Define project goals and scope
When defining the goals and scope in your project management plan, there are many factors that need to be taken into consideration.
First is the primary and secondary project goals. What do you hope to accomplish with the project? This might take some work because it involves doing some research into strategic business requirements. It will probably mean talking with other team members, other departments, project sponsors, and executives. It also involves documenting and re-confirming requirements before completing project goals. This is a critical part of planning for your project because it forms the foundation of the project and guides every aspect of project work and resourcing.
Identify project stakeholders
Many projects have run into issues during execution due to incorrectly identified stakeholders and lack of buy-in.
While gathering requirements and determining the project goals, you will have identified key stakeholders. It's essential to confirm that all the right stakeholders have been included and are the right stakeholders for this specific project.
Talk with the customer, participating Gurus and other specialists which are not available in the Guru directory to make sure each stakeholder can dedicate enough time for the project without being over-scheduled.
Identify the tasks, milestones, and schedule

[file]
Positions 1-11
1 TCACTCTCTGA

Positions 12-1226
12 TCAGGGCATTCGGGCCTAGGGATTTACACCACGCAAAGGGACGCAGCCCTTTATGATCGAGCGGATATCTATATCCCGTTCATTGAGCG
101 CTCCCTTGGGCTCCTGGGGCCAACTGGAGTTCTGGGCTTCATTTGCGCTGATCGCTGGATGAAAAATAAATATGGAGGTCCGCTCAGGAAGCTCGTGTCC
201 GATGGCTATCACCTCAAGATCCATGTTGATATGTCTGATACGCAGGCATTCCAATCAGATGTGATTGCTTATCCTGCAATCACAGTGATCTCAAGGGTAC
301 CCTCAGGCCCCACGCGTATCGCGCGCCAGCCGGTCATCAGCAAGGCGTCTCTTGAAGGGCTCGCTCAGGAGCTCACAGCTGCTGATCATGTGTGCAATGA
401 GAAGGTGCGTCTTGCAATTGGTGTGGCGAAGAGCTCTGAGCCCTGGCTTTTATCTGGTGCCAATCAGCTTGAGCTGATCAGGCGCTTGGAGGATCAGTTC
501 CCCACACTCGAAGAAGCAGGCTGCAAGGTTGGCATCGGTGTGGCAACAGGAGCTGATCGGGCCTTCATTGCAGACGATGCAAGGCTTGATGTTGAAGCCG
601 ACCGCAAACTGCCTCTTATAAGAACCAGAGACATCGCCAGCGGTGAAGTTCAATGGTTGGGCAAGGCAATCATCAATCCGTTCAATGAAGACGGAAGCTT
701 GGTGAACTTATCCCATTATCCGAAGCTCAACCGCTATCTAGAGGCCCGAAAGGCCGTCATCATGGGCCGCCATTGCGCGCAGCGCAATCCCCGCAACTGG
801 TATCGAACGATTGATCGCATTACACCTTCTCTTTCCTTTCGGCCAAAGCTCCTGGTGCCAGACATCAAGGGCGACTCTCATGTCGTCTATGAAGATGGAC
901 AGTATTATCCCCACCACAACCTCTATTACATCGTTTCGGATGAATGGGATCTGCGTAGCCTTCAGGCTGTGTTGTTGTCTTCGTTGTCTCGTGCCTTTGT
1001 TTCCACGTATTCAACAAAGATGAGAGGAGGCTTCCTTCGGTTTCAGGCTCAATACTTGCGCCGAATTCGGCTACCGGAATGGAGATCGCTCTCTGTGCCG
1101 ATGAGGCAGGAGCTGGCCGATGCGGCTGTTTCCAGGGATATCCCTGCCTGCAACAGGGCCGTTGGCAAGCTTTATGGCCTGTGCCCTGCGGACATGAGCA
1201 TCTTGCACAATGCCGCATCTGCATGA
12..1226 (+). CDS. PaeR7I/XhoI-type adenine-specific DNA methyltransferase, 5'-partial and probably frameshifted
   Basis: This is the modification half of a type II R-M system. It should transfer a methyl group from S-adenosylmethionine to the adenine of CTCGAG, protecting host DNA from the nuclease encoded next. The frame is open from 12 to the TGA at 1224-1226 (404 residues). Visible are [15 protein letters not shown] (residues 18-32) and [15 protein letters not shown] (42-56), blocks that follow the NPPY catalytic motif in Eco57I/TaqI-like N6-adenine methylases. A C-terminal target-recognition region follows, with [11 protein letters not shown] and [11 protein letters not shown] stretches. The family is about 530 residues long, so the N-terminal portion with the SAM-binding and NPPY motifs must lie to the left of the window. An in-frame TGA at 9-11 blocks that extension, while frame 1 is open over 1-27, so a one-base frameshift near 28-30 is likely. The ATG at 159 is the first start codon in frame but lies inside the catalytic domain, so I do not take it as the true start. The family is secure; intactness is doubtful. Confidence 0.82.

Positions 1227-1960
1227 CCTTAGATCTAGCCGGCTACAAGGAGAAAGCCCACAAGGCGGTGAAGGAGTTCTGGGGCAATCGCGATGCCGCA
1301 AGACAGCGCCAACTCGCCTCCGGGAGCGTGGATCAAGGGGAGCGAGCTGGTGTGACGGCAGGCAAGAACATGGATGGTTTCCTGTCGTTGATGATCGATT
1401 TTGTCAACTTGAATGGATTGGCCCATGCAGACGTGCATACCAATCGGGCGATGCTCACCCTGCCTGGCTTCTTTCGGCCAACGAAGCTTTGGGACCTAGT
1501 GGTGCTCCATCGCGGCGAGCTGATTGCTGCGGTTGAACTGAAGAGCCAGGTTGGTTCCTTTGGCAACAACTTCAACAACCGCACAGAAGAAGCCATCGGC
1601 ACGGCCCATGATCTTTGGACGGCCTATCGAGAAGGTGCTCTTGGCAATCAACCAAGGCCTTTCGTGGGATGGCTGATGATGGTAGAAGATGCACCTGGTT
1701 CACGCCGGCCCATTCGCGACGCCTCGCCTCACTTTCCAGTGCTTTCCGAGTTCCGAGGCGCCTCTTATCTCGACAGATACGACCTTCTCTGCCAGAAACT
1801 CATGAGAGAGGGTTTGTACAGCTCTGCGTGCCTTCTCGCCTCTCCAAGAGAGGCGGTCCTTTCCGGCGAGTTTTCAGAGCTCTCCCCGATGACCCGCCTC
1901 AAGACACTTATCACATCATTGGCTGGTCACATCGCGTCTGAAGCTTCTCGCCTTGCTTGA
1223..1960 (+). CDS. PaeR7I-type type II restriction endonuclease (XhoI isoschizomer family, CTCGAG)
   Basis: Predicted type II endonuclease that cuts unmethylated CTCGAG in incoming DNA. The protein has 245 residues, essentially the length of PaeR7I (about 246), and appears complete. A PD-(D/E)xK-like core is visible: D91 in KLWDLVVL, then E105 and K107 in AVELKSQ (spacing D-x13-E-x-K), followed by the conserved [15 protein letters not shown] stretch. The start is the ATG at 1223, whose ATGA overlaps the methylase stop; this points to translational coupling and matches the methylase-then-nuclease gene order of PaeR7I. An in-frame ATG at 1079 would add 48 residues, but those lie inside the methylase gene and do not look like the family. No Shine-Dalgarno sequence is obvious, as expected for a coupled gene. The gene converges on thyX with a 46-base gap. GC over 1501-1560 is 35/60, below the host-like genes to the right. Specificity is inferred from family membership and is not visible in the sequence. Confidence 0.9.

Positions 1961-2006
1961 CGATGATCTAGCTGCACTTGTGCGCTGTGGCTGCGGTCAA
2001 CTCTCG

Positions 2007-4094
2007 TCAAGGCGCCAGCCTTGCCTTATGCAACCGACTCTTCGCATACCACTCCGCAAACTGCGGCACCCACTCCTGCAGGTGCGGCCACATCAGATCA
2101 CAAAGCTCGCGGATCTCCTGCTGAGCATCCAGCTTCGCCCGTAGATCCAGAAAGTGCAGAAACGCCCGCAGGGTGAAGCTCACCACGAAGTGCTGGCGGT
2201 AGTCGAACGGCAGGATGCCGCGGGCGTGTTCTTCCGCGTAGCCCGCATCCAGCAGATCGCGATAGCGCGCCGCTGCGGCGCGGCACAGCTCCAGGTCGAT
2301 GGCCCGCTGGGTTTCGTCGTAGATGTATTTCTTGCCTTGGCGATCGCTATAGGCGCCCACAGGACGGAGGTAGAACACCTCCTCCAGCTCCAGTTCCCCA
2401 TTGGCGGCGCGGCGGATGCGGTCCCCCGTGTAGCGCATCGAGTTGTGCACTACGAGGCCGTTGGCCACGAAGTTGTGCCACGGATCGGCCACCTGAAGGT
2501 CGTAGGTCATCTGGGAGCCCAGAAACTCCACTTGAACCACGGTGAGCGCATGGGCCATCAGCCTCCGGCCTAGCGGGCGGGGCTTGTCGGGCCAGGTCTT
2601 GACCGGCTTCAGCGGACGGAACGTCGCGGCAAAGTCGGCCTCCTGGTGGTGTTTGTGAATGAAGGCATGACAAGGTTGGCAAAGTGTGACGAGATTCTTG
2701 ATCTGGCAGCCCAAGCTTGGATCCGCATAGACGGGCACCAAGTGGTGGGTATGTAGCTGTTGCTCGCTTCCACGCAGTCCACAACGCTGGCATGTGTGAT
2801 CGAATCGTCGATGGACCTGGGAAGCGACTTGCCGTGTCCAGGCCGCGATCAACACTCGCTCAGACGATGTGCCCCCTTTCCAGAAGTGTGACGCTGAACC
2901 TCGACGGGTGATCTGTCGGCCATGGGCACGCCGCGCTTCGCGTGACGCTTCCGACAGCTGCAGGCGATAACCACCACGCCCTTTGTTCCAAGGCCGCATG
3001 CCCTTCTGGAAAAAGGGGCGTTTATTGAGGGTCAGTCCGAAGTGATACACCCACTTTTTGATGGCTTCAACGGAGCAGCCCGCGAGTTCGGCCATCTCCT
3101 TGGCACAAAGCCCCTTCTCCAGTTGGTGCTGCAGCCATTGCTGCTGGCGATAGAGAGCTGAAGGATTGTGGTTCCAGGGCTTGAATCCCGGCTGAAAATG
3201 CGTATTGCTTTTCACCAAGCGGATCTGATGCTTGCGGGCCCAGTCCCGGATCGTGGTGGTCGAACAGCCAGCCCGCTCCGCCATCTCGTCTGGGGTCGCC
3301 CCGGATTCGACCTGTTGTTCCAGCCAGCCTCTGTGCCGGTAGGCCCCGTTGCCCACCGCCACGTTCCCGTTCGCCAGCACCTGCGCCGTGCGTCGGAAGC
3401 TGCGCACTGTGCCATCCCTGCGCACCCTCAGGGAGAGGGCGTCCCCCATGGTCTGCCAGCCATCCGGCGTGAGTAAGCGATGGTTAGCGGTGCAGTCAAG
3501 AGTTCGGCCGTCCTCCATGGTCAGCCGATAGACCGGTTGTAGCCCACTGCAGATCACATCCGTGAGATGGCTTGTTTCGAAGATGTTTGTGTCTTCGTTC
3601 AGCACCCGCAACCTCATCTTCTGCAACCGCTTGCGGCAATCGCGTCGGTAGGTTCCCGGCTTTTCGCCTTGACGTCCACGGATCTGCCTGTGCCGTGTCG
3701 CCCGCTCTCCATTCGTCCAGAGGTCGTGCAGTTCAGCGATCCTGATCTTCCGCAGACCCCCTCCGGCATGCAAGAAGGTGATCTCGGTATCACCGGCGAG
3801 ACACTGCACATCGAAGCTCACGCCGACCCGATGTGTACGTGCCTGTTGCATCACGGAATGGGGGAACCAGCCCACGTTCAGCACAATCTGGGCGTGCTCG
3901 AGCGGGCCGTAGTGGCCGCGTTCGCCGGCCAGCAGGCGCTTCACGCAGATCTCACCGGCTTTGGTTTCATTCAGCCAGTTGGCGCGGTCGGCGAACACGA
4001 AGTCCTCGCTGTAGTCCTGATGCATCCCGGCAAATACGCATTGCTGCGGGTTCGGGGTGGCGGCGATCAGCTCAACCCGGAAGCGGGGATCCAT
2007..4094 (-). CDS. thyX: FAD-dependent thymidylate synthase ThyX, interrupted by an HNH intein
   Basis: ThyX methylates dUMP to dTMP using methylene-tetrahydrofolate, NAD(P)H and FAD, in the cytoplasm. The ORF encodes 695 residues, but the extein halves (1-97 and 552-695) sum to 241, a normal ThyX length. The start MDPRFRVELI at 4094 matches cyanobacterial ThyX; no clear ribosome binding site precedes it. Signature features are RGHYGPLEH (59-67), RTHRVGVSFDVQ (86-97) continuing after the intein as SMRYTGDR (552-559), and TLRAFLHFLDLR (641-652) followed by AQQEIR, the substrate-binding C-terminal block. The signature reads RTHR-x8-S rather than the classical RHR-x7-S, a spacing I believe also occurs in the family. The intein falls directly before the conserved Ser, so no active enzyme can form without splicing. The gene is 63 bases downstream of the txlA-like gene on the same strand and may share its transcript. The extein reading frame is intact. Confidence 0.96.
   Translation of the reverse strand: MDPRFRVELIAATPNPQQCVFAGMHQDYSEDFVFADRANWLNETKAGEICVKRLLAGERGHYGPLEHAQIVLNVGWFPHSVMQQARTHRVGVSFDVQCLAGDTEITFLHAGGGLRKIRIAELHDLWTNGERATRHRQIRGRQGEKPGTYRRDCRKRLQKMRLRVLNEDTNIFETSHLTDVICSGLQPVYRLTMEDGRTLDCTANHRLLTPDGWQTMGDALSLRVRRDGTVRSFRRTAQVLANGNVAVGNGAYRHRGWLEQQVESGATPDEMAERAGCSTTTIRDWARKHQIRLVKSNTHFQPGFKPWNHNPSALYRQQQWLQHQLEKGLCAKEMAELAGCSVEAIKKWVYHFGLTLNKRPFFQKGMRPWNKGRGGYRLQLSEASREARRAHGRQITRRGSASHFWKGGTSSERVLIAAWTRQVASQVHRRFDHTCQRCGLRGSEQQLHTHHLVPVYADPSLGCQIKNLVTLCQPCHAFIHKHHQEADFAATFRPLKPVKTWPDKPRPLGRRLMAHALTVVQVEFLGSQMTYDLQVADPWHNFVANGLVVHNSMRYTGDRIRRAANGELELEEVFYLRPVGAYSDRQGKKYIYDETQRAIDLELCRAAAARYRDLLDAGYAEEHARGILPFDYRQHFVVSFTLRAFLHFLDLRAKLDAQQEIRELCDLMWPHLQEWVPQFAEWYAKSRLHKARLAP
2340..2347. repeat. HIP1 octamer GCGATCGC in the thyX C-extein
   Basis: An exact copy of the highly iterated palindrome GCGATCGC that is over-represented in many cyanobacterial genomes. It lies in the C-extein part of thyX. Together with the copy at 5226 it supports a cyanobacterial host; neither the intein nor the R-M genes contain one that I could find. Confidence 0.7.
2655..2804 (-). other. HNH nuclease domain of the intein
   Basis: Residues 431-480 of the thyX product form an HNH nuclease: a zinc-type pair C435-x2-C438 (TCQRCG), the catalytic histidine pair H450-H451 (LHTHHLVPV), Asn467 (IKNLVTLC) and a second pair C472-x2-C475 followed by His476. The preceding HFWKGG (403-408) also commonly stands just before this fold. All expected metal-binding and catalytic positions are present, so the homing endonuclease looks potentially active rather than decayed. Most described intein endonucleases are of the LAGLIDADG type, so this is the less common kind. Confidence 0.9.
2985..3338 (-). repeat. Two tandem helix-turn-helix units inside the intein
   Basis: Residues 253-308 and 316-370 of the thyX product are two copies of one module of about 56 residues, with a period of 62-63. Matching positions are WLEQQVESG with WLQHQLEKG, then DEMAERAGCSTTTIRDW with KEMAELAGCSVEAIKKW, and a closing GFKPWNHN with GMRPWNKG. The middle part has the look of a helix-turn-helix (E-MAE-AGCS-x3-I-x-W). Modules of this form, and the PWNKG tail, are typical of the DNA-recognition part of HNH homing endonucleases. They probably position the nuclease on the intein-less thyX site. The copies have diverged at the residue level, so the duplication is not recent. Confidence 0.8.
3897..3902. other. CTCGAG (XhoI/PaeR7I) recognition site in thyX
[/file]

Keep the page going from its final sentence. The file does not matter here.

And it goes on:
Once you've identified the goals and stakeholders, you can identify the tasks, and milestones required.
After determining this, you can fill a Gantt chart to estimate the time it will take to complete the project. This will be your project schedule.
It's important to include realistic buffer time with each task to give yourself enough freedom to complete the project on time if unexpected delays occur.
Identify and plan for potential risks
You may not see into the future, but you can try to anticipate on potential issues and plan for as many as possible.
Using a risk matrix allows you and the other stakeholders to put together a single-source view of probable risks and evaluate them. You can determine which risks should be addressed first by categorizing them by probability and severity.
It's vital to revisit the risk matrix throughout the project lifecycle because the probability and severity can change, making it necessary to reevaluate your strategy.
Share the plan with stakeholders
Sharing your project plan with key stakeholders gives everyone a chance to see it with a fresh set of eyes. It's very helpful to avoid important things getting excluded unnoticed.
It also helps to gain buy-in much easier than trying to complete a project without input of all people who will have to dedicate time to it.
Some project managers may be inclined to skip this step, but it's not recommended. Getting feedback and the green light from stakeholders can go a long way toward smoothing potential conflict once the project is underway.